San Antonio-based Food Management Partners operates buffet chains Furr's, Old Country Buffet, HomeTown Buffet and Ryan's. Doors remain locked for nearly every unit of each concept. The landing page on the parent company's website describes Food Management Partners as "a restaurant management company focused on distressed and often very difficult turnarounds," summarizing the arduous challenge of turning things around for its brands.

"During the shutdown, we realized that the buffet concept is probably dead, at least for the foreseeable future," said marketing manager Misty Moren. "We had to do something to save those concepts."

The solution is to rebrand them as all-you-can-eat marketplaces. "It will no longer be buffets," she said. "It will still be all-you-can-eat, but not self-serve." Rather a server will run the food to the guest. In addition, Ryan's All You Can Eat Marketplace and its sister concepts will have a marketplace component that offers prepared hot dishes to go as well as ones that can be reheated at home, along with dry goods and staples.

"It's an easy one-stop shop for people to get the things they need," Moren said.

The company had planned to roll out its rebranded restaurants starting July 23, but because some states have shut down restaurant dining rooms due to recent virus spikes, Food Management Partners is waiting until states allow restaurants to reopen at 50% dining capacity.

Bringing back the buffet is not just a dilemma for chain restaurants. In Social Circle, Georgia, Blue Willow Inn's Southern buffet has long attracted guests to dine at its Greek Revival mansion. However, the pandemic put a pause on second, third and fourth helpings of biscuits, fried chicken, collard greens and fruit pies. In mid-March, the restaurant announced plans to close temporarily. Three months later, the lights at Blue Willow are still off.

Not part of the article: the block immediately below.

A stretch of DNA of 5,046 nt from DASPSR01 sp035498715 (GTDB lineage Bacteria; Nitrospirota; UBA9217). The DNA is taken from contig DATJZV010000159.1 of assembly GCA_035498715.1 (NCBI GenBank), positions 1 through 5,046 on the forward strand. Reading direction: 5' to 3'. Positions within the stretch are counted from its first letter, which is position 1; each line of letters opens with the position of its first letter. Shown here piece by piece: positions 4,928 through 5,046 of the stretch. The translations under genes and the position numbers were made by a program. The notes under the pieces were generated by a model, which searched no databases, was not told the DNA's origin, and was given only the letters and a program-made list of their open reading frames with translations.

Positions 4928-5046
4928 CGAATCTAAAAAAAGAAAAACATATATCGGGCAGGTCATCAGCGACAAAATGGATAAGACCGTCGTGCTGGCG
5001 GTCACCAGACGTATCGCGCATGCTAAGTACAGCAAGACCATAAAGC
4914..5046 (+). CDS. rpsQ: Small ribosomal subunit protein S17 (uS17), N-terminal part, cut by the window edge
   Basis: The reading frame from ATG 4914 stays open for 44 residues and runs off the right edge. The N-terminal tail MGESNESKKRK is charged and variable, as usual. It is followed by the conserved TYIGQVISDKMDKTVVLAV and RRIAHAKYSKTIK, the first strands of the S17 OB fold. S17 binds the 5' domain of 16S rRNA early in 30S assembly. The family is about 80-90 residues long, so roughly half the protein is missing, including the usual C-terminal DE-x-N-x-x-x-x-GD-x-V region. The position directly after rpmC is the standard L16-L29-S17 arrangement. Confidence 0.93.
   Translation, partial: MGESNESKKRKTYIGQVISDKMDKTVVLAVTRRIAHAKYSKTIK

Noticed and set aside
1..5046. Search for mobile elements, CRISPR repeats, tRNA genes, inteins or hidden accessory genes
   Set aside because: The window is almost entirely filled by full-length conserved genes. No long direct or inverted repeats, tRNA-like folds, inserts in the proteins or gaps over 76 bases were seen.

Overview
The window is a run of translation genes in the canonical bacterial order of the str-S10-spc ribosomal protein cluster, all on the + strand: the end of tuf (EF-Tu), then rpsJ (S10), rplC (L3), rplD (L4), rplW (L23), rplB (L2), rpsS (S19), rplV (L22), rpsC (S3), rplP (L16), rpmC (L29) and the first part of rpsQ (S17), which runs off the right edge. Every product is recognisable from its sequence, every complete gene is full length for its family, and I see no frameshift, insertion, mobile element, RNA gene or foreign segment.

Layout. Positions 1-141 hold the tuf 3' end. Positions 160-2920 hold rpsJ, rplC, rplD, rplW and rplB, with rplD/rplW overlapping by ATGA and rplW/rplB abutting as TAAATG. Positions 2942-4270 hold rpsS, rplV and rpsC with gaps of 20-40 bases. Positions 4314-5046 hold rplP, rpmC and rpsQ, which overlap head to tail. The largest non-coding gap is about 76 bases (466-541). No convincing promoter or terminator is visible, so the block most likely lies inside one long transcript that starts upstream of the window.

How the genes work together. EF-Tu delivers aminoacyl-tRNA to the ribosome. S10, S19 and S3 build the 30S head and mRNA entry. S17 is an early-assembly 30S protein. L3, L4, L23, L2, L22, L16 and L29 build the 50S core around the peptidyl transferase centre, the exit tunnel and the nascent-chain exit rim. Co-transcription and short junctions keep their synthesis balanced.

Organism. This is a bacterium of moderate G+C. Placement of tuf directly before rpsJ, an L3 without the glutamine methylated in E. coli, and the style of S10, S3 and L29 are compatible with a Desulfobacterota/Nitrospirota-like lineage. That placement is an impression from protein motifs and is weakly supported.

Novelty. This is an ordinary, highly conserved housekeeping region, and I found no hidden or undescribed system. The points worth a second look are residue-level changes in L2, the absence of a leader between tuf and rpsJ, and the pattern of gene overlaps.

'It's not worth it'

As part of Georgia Gov. Brian Kemp's phased reopening of businesses during the pandemic, buffets and salad bars in Georgia were permitted to resume June 16, with restrictions. Salad bars and buffets were required to adhere to cafeteria-style service where a worker is responsible for serving diners, handling utensils and ensuring proper distancing in lines. The guidelines have since changed and now allow Georgians to plate their own food.

Some restaurants with salad bars, buffets and other self-serve components have adjusted their operations to comply with state guidelines. Others have scratched the buffet altogether — not because of health and safety risks, but because their clientele don't have an appetite for that right now.